Imagine being a swimmer about to compete in the Olympics, knowing that the bay you’re swimming in is contaminated with garbage, sewage, scum, and recently a corpse.  Contaminated in such a way as to be described by at least one biologist as “pure s---.”

Contaminated with levels of bacteria that would close beaches in the United States and viral levels two hundred times higher than what we, in America, would consider the threshold for unsafe.

Contaminated with typhoid, hepatitis, dysentery, gastroenteritis, and a range of infections.

And that is what these young athletes are supposed to dive into for the swim of their lives (perhaps literally).

But not to worry.  Idiot bureaucrats have proposed some brilliant ideas to get around the problem of swimming in a gigantic toilet, such as going to Rio ahead of time and swimming in the water in order to build up immunity.

Really?  OK.  I say whoever had that idea be the test case.

Other absurd non-solutions include the U.S. swim team wearing seamless, one-piece, sleeveless swimsuits that extend to the top of the thigh, made of anti-microbial fiber.  But what about all the bare skin on their arms, legs, head, and neck that are exposed?  Oh, well.  They must carry on, cover up any open cuts or scrapes prior to coming into contact with the water, and oh, by the way, while they’re out there swimming their hearts out, avoid getting water in their mouths.

Excuse me, but swimming in what a recent AP study on the water in Rio described as “raw sewage” is not a good idea not matter what you wear and how well you cover open sores.  It’s the 21st century.  I think we know this lesson by now, no?  (Apparently not.)  As for swimming without getting water in your mouth, I’d like to see the genius who came up with that idea try it.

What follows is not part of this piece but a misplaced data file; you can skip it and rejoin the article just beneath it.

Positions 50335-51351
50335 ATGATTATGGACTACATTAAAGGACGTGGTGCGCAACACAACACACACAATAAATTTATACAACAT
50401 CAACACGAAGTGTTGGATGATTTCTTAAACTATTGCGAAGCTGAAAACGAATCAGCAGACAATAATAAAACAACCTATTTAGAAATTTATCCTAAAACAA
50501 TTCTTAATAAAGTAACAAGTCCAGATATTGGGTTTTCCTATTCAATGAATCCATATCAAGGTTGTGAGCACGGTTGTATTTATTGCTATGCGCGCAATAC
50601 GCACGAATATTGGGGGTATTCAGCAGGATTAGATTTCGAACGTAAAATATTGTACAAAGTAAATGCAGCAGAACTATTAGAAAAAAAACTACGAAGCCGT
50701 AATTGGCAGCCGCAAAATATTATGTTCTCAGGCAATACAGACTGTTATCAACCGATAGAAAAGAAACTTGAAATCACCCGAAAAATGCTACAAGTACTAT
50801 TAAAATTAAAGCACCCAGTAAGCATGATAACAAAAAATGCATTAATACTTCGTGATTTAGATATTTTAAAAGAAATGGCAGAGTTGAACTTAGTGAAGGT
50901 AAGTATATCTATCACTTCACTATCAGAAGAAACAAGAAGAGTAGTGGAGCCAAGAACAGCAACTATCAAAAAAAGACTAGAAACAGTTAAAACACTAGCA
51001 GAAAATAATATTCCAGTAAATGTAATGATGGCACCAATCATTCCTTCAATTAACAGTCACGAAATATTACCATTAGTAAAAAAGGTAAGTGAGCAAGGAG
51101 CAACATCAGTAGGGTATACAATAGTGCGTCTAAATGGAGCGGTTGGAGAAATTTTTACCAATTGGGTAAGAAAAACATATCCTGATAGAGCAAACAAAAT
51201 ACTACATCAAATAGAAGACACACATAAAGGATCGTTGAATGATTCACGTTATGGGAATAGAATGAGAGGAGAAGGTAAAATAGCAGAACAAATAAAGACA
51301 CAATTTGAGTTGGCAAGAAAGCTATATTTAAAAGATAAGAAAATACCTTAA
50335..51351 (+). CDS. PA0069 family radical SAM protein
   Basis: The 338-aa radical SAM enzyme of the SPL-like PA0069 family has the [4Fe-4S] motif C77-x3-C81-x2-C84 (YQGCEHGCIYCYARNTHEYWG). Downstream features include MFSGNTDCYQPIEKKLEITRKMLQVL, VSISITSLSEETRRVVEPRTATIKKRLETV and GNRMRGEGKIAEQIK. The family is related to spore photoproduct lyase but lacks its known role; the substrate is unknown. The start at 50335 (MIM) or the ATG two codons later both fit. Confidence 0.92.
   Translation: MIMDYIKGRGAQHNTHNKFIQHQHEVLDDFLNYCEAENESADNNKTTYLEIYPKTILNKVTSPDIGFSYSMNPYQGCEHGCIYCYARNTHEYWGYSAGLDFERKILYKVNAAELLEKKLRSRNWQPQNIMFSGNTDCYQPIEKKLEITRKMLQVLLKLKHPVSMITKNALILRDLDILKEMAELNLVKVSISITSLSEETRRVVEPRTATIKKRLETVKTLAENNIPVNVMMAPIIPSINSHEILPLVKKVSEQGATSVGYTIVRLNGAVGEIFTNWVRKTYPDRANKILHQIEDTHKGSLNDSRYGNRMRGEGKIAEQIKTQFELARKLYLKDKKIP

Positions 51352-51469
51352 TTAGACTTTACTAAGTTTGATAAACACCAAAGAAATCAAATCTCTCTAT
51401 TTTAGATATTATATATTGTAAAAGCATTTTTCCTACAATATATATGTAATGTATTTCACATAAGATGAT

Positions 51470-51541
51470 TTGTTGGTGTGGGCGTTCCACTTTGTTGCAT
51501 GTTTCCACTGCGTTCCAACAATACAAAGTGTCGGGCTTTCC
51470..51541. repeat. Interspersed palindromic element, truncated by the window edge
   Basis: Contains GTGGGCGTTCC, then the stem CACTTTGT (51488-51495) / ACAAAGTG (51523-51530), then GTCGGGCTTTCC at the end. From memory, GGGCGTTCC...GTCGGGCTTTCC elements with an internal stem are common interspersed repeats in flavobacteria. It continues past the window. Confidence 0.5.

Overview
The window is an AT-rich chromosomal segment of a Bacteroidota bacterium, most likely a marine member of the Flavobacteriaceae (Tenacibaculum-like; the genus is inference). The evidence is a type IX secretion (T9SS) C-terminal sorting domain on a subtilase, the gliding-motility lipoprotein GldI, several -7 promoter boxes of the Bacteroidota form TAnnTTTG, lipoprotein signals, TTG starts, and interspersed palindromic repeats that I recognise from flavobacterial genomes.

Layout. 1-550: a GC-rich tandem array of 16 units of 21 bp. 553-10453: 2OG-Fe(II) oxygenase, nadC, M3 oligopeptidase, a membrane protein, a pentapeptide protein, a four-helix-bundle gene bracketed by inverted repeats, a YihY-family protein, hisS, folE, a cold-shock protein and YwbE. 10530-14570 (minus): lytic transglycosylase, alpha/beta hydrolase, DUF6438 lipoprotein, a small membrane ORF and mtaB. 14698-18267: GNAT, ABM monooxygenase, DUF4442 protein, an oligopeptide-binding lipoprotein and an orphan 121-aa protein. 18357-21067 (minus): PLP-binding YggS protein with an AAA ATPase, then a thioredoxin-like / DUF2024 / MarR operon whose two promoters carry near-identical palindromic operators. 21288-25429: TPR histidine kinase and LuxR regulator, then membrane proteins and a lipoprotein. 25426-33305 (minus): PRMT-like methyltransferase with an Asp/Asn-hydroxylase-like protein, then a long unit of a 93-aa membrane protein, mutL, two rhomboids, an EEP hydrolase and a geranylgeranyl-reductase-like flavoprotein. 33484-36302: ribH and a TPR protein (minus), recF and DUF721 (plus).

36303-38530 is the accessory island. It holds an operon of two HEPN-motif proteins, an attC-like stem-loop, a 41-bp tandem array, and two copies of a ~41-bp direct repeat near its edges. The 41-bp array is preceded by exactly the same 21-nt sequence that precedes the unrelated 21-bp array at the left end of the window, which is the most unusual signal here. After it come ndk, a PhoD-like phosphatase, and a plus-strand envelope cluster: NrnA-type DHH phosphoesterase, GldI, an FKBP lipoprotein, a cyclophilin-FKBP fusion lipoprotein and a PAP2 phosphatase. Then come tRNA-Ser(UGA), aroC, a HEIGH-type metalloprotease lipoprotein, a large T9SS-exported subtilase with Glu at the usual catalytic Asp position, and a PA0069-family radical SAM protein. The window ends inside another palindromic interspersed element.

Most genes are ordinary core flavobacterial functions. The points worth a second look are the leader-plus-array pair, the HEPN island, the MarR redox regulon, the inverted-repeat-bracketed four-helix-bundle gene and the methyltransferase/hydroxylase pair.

As one might imagine, although the Olympics haven’t started, athletes are already getting sick, including non-swimmers such as members of Austria’s sailing team who have become ill with high fevers, vomiting, and diarrhea, despite directives to splash their face with bottled water if they get hit with spray from the waves.  (Hey!  If water were sufficient to battle viruses and bacteria, we wouldn’t need water and soap, alcohol, or anti-microbials.)

(Of note, visitors are also at risk, as pathogens in the water leach into the sand on the beach.)

This is what happens when fools select a place like Rio for the Olympics – a place infamous for its filth.  A place where the sewage in the water is so bad you can smell it when you land at the airport.  A place faced with huge fish die-offs from contaminated water – dead fish that remain in the water and contribute to the rotting decay.  And so it goes, with cultural norms that result in abject filth and the spread of disease (here, here, here, here, here, and photos here).

But maybe I’m over-reacting. After all, the mayor of Rio assured everyone, “This is not a failure!,” claiming they achieved 60% of their goal of cleaning up 80% of the water.

Well, that changes everything now that we know there’s not quite as much feces, blood, urine, bacteria, viruses, garbage, scum, and perhaps the occasional corpse floating around.

Of course, these numbers are meaningless, as when Rio officials assured everyone last year that the waters would be safe for the Olympics despite the fact that, for example, they don’t test for viruses.  How those in charge determine that the water is safe is anyone’s guess.

So let me guess: it’s determined it’s safe because they say so.

But okay.  Let’s take them at their word that they’ve cleaned things up and that while it’s not perfect, it’s safe.  In celebration of this great achievement, may I suggest that the mayor and the other elites involved in this fiasco wade way out into the 60% cleaned up waters and have a nice drink from the bay?

Then there’s the Zika virus, which is spreading quickly due, in part, to a plant that lives off sewage and spreads across the water with cup-shaped leaves that hold water.  Where mosquitoes breed.

And with that, a new competitive sport is born: surviving the Rio Olympics.